Wednesday, February 1, 2012

The Iron Lady Movie Review

Somewhere in the life of Margaret Thatcher I’m sure there is a compelling story waiting to be told. After The Iron Lady it will have to wait a while longer I suppose. Directed by Phyllida Lloyd from a screenplay by Abi Morgan, it present just so many flashes of Thatcher’s life from girlhood through her resignation as the British Prime Minister while concurrently following her in the present day as she slowly succumbs to dementia and reflects on the glory of her fantastic political life.

I can’t figure out what Morgan and Lloyd have to say about either Thatcher the woman or Thatcher the politician. Surely such a polarizing political figure warranted a biography that highlights some exploration of the woman’s life. It doesn’t necessarily have to be a polemic, but it should have some argument one way or another given the way she is revered by conservatives and reviled by liberals.

By devoting approximately half the film’s screen time to the elderly Thatcher it misses the opportunity to really delve into her rise to leader of the Conservative party and ultimately her historic run as the first female PM. It would be fine to use her later life to draw some connection between the two periods of her life or to depict a period of thought and reflection on a life and her standing in modern history. Instead Morgan misses this opportunity and uses these scenes to show a doddering old woman ever forgetful of where and when she is and hallucinating the presence of her husband (played by the always reliable Jim Broadbent), dead eight years, but ever-present in her mind to bolster her confidence or chide her for some minor transgression.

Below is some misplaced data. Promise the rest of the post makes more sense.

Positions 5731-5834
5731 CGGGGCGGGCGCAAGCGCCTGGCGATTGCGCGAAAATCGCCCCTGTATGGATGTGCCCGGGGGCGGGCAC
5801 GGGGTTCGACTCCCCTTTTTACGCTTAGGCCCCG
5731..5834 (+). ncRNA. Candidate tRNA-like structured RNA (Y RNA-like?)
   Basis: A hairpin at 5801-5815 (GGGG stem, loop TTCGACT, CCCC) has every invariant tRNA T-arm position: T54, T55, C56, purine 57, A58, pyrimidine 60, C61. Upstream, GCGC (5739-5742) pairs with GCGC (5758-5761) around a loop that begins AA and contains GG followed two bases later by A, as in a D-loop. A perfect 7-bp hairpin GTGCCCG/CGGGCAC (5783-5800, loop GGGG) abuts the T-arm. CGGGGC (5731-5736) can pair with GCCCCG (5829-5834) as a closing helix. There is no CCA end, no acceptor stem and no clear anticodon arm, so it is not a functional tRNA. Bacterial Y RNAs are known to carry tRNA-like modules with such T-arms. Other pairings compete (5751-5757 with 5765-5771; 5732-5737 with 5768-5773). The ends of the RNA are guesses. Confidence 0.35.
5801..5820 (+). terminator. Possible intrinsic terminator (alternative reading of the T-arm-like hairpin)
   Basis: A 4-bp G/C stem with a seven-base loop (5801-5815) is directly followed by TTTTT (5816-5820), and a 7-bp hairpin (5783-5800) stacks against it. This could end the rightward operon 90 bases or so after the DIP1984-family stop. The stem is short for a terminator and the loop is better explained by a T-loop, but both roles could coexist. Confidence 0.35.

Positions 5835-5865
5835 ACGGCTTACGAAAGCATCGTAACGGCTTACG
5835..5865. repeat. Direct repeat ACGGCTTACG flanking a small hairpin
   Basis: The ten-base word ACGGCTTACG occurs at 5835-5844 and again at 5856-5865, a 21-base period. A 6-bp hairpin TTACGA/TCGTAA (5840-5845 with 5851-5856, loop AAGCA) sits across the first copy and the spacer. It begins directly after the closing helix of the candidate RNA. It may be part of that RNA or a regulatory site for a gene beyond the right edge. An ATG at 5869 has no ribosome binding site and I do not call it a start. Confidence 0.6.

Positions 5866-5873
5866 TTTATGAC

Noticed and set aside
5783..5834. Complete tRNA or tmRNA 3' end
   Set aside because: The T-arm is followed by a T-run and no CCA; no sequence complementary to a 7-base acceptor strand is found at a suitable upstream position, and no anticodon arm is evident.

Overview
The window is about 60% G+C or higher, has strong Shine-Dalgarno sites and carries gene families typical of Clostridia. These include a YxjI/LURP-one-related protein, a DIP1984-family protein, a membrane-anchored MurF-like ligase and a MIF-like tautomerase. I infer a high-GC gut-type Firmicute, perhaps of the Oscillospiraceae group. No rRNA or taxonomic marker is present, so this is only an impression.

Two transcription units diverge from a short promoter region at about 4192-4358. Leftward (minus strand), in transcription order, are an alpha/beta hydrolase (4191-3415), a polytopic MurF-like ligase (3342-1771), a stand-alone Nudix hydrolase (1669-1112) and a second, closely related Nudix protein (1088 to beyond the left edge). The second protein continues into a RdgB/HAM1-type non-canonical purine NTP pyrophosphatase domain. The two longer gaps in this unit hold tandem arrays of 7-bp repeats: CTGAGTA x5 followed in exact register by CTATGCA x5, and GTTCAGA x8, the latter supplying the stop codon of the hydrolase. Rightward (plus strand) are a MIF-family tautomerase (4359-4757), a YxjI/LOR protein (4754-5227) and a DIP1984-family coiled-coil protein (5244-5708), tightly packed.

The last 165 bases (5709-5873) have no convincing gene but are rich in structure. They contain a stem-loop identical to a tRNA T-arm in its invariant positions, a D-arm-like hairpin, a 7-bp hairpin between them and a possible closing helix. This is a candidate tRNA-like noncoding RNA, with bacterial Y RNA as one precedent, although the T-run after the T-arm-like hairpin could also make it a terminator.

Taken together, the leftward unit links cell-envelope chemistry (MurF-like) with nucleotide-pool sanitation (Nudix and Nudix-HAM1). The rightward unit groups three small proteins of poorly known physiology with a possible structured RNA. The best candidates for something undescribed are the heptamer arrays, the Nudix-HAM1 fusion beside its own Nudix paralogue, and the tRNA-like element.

The present day thread never gets beyond the superficial which forced me to continually evaluate what the point of them was especially when they did nothing more than detract from the narrative of Thatcher’s life in politics, which is presented in flashes of facts with little context. We first see Thatcher as a girl (Alexandra Roach) looking up to her father, a grocer and local politician, with the eyes of a young movie character who will grow up to do great things. These early scenes are presented in a visual style that signals a Formative Moment in the life of the film’s subject. This is cinematography on the same plain as the occasional use of a tilted camera to let us know that something is off-kilter in her worldview. It’s pedestrian and far beneath a movie whose subject matter should demand higher esteem.

We all know, I’m sure, that Meryl Streep plays Thatcher. Streep is a master actress, brilliant at her craft and totally believable in every role she takes whether she’s donning an accent as in countless films or just plays straight as in It’s Complicated. Her performance as Thatcher is a great example of mimicry but the film doesn’t give her anything to do except imitate the woman. Except for the fact that few others could have so convincingly pulled off the physical transformation, you have to ask why Lloyd bothered casting someone of Streep’s stature and ability without giving her a greater challenge. Who was Margaret Thatcher? What made her tick? Give us some pathos please! Give us some reason to care about what she did in her life.

Thatcher’s past is presented in flashes and provided little context. She’s running for office as a young woman in 1950 and loses, but she meets her future husband Denis. Then we’re back in the present for a while before she’s being elected to Parliament and making waves as a tough go-getter in the House of Commons. Then back to 2011. Then she’s considering a run for party leader to stir things up, but BAM – she wins and then before you know it she’s the bloody Prime Minister.

All these moments are shown in sequences that are glorified montages. Nothing is given room to breathe. We don’t learn anything about Thatcher’s motivations for decisions apart from the ideology instilled by her father that she must strive to improve the country. We learn that Thatcher had to contend with IRA terrorists who blew up one of her closest colleagues and confidantes with a car bomb. She was staying in a hotel in Brighton that was bombed. She led England to war against Argentina over some insignificant islands in the South Atlantic and then gave the Alexander Haig, the US Secretary of State a dressing down by comparing the situation to Pearl Harbor. At the end of the film, what have we learned about Margaret Thatcher? She handled some difficult moments in Britain’s history. She was down, then up, then down again in popularity and she was selflessly devoted to public service. Thanks, but I could have gotten all that off her Wikipedia page.

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